Tuesday, August 5, 2014

4 Days in Vienna (Was Too Much)

Overall Impressions: I suppose I should not be surprised that in the place where Mozart and Beethoven composed and where the Habsburgs arranged their empire of marriages and political alliances, opulence and perfectionism were the strongest feelings I got in the city of Vienna. And not in an exciting way. If Prague inspired me artistically, Vienna overwhelmed and deflated me. 

Not to mention people were not particularly friendly – I had been told about the wait staff, but I didn’t really feel the love or connection from any Vienese, besides the hostel staff, honestly – which also put a damper on things.

That being said, where else in the world will you be woken up in your hostel at 5 am to someone singing opera on the street below? (Note: I’m still not saying I appreciate being woken up at 5 am, but in retrospect, she was pretty darn good.) And what other city hosts free nightly screenings of operas and ballets for free at their city hall all summer long?

How long: Jezelle and I took the bus from Prague to Vienna midday on Wednesday and left Sunday afternoon. With three and a half full days, we took our time, but even then (and given the price of potential day-trips to places like Salzburg) we felt that there just was not that much to see in the city.

What I did: Our hostel offered free walking tours of the city, and we started there to acquaint ourselves and learn history. Vienna’s Old Town is easily walkable, and the metro system was extensive and user-friendly to get anywhere in town. The Old Town has many museums, especially within the Habsburgs Palace ranging from art and science displays to royal apartments and the crown jewels dating back from the Holy Roman Empire to more modern times. There are famous opera houses (which were closed for the summer, while musicians and singers traveled or took holidays) and stately buildings everywhere, covered in golden Roman statues. This city also has no lack of green space: huge parks and boulevards are all around Old Town and there are lots of places to just sit and relax, which we found lovely.

Museum after museum surround the palace near Old Town
In the Library of Antique Books
The Nashmarkt was a really good way to pass some time for free (if you’re not buying anything). It’s an open air market full of sweets, spices and cafes, along with a variety of tourist shops selling t-shirts sarcastically bemoaning the fact no one can remember Austria is not in fact Australia. We spent a few hours eating some of the best street food I’ve had in my life (with an awesome plethora of options available) in front of City Hall while a jazz band played.

We paid for entrance to three museums: the Library of Antique Books, which was hosting a very interesting display of WW1 memorabilia and propaganda – particularly interesting because Austria (or the Austria-Hungarian Empire) was where the assassination that began the war took place – the Schönbrunn Summer Palace of the Habsburgs (the grounds of which are free to wander) and the museum holding the Crown Jewels as well as hundreds of Catholic relics, including what is reputed to be a nail from the cross itself. Each was very interesting, and delighted Jezelle and I’s history bones.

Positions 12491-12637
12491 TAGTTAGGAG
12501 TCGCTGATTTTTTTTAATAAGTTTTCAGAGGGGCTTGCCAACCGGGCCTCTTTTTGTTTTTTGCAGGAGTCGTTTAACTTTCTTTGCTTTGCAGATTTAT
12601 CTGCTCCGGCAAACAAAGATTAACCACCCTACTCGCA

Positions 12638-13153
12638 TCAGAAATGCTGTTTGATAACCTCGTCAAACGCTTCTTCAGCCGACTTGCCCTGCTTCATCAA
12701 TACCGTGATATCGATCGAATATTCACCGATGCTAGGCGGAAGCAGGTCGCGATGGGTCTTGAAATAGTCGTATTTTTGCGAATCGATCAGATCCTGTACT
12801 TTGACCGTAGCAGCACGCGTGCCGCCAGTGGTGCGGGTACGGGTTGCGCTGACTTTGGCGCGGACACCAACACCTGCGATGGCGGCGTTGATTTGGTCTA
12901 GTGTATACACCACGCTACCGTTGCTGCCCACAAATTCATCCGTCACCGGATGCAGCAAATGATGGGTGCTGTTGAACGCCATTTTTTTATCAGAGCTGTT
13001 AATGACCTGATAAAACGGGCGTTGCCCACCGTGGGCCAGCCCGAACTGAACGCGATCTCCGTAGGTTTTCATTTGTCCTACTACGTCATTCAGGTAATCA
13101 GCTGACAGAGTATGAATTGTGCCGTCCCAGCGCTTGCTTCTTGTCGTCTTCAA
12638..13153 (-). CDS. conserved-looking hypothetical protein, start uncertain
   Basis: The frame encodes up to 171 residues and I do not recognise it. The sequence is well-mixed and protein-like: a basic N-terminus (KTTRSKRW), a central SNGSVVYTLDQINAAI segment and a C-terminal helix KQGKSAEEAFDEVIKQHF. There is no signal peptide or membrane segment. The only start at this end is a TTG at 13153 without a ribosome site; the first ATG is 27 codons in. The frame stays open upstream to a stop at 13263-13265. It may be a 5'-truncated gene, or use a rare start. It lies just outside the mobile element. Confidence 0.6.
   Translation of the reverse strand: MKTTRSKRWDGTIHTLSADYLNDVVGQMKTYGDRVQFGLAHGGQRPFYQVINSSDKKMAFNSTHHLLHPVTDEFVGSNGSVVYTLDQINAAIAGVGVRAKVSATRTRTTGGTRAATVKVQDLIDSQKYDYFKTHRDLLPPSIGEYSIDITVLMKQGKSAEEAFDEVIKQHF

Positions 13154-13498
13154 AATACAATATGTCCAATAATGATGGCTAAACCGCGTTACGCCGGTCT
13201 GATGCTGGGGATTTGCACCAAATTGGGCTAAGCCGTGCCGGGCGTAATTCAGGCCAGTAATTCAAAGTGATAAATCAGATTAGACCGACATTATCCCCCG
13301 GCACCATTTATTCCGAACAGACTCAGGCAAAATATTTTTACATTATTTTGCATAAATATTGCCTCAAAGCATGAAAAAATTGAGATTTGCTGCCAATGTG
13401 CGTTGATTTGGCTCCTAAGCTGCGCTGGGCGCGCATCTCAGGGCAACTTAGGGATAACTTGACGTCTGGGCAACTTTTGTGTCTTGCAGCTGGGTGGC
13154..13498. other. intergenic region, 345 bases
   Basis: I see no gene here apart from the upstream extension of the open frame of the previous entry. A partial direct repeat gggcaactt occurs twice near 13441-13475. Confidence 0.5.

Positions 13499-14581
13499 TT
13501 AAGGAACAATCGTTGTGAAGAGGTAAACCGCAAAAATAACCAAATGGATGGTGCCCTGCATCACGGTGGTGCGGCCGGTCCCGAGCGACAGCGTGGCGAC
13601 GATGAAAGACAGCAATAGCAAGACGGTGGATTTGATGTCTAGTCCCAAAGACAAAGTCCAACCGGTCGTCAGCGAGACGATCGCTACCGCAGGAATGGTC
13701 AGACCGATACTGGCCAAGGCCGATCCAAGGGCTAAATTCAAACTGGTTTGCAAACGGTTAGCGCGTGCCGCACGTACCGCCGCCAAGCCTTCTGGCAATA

Jezelle hula hooping at the Habsburg's Summer Palace

On our third day, we traveled to the outskirts of the city, to Grinzing and Kahlenberg, little outposts in the vineyard-covered hills where we got great views of the city, as well as some hiking. We also paid a visit to Mozart and Beethoven’s grave sites in the huge city cemetery.

Where I stayed: The Wombat Hostels are a pretty well-known brand in Vienna as well as other cities in this part of Europe. We stayed at The Lounge, which was prefect for us – low key and close enough to everything. We stopped by The Base for drinks with some people we met and it was a pumping party scene at the bar there. There is one more Wombat hostel that is the largest and most central. Rooms were clean, bathrooms were ensuite, staff was great, drinks at the bar were cheap, towel was included. I would highly recommend, in any of the cities they are located!

Strudel and Melange
What I ate: Wursts and strudel and coffee, oh my! We stopped in a fancy café in Old Town and had mélange (espresso drink) as well as apple strudel. Vienna invented the fast food restaurant with the wurst stands and you can get a hot dog and a beer on lots of street corners for a reasonable price.

To be fair, Viennese cuisine is more than hot dogs: it is well known to be fantastic and we did find some really interesting options all around us when we were willing to spend a few more Euros. We ate at some delicious restaurants to celebrate our first and last night in the city, before we parted ways, Jezelle heading north and I heading south. Mill Restaurant was delicious and fairly priced, though making a reservation would be important, even on a Wednesday night, we learned. 

Total Costs: Coming from Prague, Vienna felt pretty expensive. You can certainly be cheap about what you eat and drink (stay out of the city center, basically) but even so, the price of hostels and museums was higher than many of the other cities I’ve been traveling in during this trip.  

What I wish I known: I wish I had spent less time in Vienna and more in Prague, honestly. Jezelle and I ended up resting and hanging out in the hostel a lot of Vienna (which we both needed, so it was good) but we both agreed that we loved everything about Prague and felt a little meh about Vienna, even after only being in town for a few hours. Two days would have been enough to see all of our highlights.

Each corner of the city is stately and ornate.

Beautiful park spaces, but not much to dig your soul into.

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